Perhaps no name is as symbolic of aerospace achievement as the American aviator Amelia Earhart. She became the first woman to cross the Atlantic Ocean by air and the first woman to fly across the Atlantic Ocean alone. She was also the first woman to receive the Distinguished Flying Cross. Her accomplishments as a pilot set standards for all fliers for years to come.
Amelia Mary Earhart was born in Atchison, Kansas, on July 24, 1897. She referred to herself as “AE”. She served during World War I as a military nurse in Canada, where she developed an interest in flying. She pursued her interest in flying in California, where she received her pilot’s license in 1922. After receiving her pilot’s license, Amelia spent several years as a teacher and social worker at Dennison House, in Boston. While she was doing this she continued her association with aviation by entering numerous flying meets.
Amelia became obsessed with flying. She spent a lot of solo flying time in The Canary. She set a women’s altitude record in October 1922 by flying The Canary to 14,000 feet. Ruth Nichols broke the record a few weeks later, but the effort is what started Earhart’s fame.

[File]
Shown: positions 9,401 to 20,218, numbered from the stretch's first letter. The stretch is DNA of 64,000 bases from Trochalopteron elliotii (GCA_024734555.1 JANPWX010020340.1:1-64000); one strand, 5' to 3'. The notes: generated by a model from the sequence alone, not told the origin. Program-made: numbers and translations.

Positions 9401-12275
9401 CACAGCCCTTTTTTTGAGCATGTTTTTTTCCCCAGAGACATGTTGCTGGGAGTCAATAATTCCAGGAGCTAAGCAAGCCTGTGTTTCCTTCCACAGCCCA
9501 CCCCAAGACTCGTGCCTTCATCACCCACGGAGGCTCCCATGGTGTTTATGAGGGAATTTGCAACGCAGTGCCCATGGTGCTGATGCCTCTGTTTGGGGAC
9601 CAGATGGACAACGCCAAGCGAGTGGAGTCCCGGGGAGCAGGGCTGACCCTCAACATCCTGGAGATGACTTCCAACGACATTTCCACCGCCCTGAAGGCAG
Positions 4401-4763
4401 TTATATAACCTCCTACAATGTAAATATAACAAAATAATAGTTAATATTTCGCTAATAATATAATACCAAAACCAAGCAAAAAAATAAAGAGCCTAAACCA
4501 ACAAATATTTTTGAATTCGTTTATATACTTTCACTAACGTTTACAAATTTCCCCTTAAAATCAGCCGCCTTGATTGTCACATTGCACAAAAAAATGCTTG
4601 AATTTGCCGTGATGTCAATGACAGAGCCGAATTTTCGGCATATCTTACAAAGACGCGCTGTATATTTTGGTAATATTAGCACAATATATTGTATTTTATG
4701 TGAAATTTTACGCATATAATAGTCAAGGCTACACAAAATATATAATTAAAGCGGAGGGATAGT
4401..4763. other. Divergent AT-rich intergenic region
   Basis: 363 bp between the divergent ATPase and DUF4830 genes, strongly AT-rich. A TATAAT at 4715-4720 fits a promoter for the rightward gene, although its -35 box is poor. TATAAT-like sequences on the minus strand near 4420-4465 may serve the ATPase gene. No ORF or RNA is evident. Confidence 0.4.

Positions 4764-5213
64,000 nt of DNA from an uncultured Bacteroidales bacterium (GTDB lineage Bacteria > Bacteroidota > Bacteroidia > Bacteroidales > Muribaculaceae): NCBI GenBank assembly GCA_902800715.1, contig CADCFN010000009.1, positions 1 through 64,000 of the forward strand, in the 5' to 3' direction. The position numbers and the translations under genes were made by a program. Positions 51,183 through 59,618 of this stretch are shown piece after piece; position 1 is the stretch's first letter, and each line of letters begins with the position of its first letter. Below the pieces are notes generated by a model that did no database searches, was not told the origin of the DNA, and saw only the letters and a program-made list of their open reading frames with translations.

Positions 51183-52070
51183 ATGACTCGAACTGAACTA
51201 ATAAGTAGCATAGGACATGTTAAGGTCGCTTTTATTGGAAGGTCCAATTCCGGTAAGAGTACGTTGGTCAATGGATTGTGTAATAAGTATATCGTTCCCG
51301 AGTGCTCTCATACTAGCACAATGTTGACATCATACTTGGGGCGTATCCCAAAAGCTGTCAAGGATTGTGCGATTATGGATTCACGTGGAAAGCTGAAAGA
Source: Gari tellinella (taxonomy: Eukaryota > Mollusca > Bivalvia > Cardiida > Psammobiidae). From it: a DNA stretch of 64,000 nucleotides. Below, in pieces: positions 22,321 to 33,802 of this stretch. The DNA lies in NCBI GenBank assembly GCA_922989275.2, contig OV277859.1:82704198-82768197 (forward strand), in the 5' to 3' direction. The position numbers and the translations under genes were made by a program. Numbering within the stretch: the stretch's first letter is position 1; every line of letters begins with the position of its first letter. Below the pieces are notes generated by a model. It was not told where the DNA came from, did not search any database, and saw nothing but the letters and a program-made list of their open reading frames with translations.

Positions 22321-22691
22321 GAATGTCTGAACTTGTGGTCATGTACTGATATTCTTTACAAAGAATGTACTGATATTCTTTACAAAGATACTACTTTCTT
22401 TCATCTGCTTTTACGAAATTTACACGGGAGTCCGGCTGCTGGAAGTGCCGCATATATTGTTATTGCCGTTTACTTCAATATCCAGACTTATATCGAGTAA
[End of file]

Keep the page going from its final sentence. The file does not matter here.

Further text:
In 1928, Earhart was asked to join Wilmer Stultz, a pilot, and Lou Gordon, a flight mechanic, as a passenger on a trans-Atlantic flight, called The Friendship. The flight went from Trepassy Bay, Newfoundland, to Burry Port, Wales a distance of more than 2,010 miles. Twenty hours and forty minutes after take off they landed safely in Wales, making Earhart the first woman to ride in a plane across the Atlantic Ocean. This accomplishment gave Earhart the nickname of “Lady Lindy”. On their return home, the three were greeted with a parade in New York and reception in Boston, Chicago, and Medford, Massachusetts. Amelia was also given a reception at the White House by President Calvin Coolidge. Earhart latter wrote a book about the flight, which she named 20 Hrs. and 40 Min.
On November 2, 1929 Earhart helped co-found the “Ninety-Nines,” an international organization of women pilots. The group was named for its ninety-nine charter members. Earhart served as the first president of the organization from 1930 to 1933. As more and more woman challenged the skies, the group grew to an international organization. The “Ninety-Nines” continues today to promote aviation education and aeronautical science to women.
On May 20, 1932,...